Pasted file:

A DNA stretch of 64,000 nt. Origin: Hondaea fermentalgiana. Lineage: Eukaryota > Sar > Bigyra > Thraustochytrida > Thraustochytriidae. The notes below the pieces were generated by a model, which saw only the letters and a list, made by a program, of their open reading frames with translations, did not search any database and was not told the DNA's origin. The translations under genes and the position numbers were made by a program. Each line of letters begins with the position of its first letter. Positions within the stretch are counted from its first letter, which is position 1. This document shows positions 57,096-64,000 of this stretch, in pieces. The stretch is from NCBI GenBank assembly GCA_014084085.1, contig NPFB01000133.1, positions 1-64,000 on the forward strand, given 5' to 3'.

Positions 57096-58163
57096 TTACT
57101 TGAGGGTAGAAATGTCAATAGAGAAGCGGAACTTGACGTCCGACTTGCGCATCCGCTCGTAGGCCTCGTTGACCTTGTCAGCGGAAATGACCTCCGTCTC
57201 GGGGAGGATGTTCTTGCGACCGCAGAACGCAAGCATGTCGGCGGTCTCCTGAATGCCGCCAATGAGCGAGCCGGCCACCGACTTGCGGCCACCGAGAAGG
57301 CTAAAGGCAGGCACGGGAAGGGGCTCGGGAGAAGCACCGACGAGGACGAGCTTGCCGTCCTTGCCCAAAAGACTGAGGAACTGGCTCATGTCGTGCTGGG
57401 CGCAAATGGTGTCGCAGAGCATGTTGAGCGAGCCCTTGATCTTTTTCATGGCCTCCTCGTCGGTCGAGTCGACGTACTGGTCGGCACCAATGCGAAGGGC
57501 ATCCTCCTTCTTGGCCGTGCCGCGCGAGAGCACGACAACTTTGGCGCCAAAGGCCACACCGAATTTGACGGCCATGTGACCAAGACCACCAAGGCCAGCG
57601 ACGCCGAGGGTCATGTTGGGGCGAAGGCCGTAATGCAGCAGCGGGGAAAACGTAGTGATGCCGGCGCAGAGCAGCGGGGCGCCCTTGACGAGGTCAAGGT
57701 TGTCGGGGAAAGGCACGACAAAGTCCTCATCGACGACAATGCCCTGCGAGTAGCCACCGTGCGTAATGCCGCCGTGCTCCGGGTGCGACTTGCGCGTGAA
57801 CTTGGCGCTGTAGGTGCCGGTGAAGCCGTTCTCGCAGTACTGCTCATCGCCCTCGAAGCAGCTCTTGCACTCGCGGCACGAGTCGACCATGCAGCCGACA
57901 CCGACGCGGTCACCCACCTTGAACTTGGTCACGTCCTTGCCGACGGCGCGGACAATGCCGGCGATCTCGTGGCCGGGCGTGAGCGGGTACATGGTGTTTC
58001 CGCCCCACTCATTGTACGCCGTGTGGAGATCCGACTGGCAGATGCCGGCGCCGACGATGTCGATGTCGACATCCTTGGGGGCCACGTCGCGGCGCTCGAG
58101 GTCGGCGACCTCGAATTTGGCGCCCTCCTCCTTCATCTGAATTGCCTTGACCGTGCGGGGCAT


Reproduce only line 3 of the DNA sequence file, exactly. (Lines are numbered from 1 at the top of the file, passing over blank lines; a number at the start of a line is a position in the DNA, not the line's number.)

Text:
57096 TTACT